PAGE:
So this was how it was. People entered your life. Some would stay. Some would not. Some would drift but would return to you
I started picking up some books from my ever-expanding bookshelf and I had the pleasure of hitting one of my favourite authors: Gayle Forman – who wrote If I Stay (Gayle Forman)
Meet Maribeth Klein. A harried working mother who’s so busy taking care of her husband and twins, she doesn’t even realize she’s had a heart attack.
Afterwards, surprised to discover that her recuperation seems to be an imposition on those who rely on her, Maribeth does the unthinkable: She packs a bag and leaves. But, as is so often the case, once we get to where we’re going, we see our lives from a different perspective. Far from the demands of family and career and with the help of liberating new friendships, Maribeth is finally able to own up to secrets she has been keeping from those she loves and from herself.
In today’s world, career and motherhood are not mutually exclusive but still, women are drawing the short straw. Maribeth is still expected to perform her wifely duties while still recovering from a very difficult operation. Her husband is at work more and more, relieved to be out of the house and all he wants to hear from her is that she’s feeling better. She’s not feeling better. Her children are little tiny black holes that seem to absorb energy and resources and her mother that was called in to help with the household chores is more of a burden than any real help. Maribeth sees that the household is declining – dirty dishes are piling up, the grandma falls asleep instead of taking the kids to school and the pretence of trying to look put together and well adjusted is draining poor Maribeth. Everything seems to explode when the kids are taken back home with their head filled with lice.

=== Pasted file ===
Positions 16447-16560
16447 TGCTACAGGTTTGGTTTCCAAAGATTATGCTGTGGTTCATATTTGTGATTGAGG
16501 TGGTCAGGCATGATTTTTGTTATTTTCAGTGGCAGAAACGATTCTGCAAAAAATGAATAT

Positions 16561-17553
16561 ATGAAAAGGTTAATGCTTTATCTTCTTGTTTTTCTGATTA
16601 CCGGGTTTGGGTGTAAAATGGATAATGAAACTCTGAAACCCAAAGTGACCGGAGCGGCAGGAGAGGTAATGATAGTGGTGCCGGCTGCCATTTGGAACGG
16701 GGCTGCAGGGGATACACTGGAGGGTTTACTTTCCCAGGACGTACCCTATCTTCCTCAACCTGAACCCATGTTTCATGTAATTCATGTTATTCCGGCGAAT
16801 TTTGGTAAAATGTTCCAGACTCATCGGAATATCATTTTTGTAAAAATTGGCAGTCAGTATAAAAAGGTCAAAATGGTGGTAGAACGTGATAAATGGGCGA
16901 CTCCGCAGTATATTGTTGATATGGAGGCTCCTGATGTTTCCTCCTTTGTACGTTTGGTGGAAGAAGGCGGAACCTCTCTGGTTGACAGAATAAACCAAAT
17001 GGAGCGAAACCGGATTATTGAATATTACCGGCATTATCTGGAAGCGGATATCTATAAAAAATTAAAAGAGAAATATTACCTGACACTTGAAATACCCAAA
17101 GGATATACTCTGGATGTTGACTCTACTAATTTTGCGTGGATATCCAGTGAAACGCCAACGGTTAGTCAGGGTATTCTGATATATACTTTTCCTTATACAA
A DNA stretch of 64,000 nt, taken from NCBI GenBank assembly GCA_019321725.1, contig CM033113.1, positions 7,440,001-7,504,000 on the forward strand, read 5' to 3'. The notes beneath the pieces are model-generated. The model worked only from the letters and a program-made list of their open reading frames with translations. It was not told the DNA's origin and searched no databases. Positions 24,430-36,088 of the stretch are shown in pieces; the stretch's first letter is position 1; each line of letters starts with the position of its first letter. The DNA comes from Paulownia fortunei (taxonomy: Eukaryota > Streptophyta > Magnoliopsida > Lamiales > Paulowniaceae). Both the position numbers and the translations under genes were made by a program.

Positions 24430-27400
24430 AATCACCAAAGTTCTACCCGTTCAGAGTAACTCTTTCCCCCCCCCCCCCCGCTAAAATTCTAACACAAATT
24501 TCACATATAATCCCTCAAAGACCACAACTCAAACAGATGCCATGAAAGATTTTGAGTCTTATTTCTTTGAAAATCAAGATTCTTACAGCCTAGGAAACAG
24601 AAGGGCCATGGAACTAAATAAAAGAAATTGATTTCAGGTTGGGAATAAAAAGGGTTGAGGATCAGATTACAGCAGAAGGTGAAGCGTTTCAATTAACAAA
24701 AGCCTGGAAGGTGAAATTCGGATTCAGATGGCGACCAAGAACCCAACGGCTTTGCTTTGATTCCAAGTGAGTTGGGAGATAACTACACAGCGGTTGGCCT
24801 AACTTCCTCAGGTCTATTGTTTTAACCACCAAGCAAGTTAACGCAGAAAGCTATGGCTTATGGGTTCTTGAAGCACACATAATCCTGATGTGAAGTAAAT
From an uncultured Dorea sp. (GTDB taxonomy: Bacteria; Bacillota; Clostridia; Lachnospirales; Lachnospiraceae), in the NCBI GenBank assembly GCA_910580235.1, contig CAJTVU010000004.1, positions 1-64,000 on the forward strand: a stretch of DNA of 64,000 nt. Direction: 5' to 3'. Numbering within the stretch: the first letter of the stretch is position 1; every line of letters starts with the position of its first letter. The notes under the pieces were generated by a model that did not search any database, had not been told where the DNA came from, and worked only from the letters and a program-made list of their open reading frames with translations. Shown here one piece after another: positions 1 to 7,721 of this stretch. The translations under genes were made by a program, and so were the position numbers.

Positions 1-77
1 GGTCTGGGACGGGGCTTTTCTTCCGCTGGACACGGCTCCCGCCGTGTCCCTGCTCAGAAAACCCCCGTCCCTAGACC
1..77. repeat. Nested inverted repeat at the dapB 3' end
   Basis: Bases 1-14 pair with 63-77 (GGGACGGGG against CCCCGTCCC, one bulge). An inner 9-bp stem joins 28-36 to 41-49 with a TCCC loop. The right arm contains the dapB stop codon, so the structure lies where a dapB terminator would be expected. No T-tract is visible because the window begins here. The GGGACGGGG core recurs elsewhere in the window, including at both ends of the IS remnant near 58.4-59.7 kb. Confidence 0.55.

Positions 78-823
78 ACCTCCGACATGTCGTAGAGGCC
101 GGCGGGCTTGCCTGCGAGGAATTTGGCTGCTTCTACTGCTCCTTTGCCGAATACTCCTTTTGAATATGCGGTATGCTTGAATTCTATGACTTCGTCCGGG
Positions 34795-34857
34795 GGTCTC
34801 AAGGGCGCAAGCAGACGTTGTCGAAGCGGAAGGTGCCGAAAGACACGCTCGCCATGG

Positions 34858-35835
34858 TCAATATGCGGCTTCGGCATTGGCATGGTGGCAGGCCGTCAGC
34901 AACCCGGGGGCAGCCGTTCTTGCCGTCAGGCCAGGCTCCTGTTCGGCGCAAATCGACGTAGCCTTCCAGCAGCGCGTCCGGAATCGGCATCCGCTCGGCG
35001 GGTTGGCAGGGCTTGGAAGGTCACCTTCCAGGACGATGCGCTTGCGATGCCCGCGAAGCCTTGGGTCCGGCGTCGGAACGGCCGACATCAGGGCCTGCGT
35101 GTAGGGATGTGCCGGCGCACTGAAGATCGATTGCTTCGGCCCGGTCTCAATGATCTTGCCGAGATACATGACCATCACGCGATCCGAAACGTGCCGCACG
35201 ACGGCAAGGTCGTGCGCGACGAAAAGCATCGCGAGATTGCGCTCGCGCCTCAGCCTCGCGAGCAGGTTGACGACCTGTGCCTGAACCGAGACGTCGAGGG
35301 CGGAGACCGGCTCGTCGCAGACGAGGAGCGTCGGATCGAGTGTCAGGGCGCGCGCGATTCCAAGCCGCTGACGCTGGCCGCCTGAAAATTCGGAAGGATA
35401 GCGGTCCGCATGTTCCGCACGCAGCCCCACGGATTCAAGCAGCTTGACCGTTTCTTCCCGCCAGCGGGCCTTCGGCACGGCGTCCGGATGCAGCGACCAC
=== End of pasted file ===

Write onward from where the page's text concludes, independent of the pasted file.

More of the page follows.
She felt so caught out. She’d thought she’d done everything right. She’d spent her entire life making lists, following through, keeping everything in check, all to make sure this kind of thing would never happen.
And look where it had gotten her. Just fucking look.
Maribeth slaps her child after she gets pushed on the chest (where her operation was) and then feels regretful. She withdraws 25k from a fund her father left her and runs away to find herself.
Maribeth figured out “the ugly secret of a mother’s love: you protect them, to protect yourself”.
This is where I started looking at Maribeth from a slightly different perspective. She abandoned her children without a word and a look back. For a whole month. Because she could not cope with her daily chores and did not speak up that she wants help or needs help. If it was me, I would have probably hired a temporary maid to help out and sent the grandma packing as she was more in the way than any actual help. The children would have been told well in advance how close to death their mother was and asked to behave accordingly – no pushing. no shoving, no yelling. Plenty of rest for mom.
She would have had then the patience and love to take care of her young ones. And I think the huge set of savings were a Deus Ex Machina. If she was broke, would she had still run away? Or would she have dreamed of it daily? Eh, personal opinion. Running away is the easy way out. A cop out. She absconded from her motherly duties and if I were the husband I would probably not have received her back with open arms and no slap on the wrist.